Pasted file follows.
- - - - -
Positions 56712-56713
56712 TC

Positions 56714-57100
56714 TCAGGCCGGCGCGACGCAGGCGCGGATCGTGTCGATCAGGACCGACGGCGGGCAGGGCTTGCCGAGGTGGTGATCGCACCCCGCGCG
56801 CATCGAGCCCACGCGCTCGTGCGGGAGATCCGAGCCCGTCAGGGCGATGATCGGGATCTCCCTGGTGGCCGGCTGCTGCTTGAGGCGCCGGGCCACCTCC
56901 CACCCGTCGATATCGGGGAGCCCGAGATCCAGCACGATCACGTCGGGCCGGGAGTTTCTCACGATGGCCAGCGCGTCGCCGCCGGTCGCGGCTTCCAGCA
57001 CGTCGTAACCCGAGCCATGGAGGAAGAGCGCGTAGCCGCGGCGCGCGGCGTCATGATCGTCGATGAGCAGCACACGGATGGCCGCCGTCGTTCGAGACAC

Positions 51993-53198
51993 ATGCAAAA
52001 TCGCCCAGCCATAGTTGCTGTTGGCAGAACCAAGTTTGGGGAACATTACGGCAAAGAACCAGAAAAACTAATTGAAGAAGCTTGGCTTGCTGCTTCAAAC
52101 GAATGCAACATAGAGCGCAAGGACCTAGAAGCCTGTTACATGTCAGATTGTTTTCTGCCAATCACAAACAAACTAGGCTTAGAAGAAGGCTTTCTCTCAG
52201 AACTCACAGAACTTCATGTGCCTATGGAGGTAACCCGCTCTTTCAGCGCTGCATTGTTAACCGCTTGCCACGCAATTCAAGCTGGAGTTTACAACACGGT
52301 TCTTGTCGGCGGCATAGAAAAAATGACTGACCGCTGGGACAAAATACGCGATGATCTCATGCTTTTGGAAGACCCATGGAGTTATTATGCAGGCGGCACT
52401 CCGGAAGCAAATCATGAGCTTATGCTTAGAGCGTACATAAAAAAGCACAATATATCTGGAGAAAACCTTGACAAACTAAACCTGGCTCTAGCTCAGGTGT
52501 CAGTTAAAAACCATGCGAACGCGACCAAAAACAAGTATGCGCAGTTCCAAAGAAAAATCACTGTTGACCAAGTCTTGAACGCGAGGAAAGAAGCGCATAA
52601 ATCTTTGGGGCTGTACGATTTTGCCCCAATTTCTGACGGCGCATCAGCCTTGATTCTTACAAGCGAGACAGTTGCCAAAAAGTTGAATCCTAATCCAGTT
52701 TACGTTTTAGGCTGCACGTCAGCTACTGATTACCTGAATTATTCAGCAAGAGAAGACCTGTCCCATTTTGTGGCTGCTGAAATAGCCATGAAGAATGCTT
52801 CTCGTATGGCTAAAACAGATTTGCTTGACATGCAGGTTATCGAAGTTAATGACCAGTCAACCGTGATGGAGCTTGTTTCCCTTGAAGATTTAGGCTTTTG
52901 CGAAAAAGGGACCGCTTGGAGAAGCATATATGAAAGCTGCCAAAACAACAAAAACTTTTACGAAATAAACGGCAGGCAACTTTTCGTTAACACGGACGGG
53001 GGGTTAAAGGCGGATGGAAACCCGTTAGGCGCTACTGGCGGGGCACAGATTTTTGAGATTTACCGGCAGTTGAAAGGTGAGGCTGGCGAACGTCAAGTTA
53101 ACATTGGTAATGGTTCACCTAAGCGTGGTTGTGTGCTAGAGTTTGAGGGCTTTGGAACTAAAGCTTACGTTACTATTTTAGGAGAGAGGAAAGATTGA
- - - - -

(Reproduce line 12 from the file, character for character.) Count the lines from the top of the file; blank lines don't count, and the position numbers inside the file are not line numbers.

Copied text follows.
52201 AACTCACAGAACTTCATGTGCCTATGGAGGTAACCCGCTCTTTCAGCGCTGCATTGTTAACCGCTTGCCACGCAATTCAAGCTGGAGTTTACAACACGGT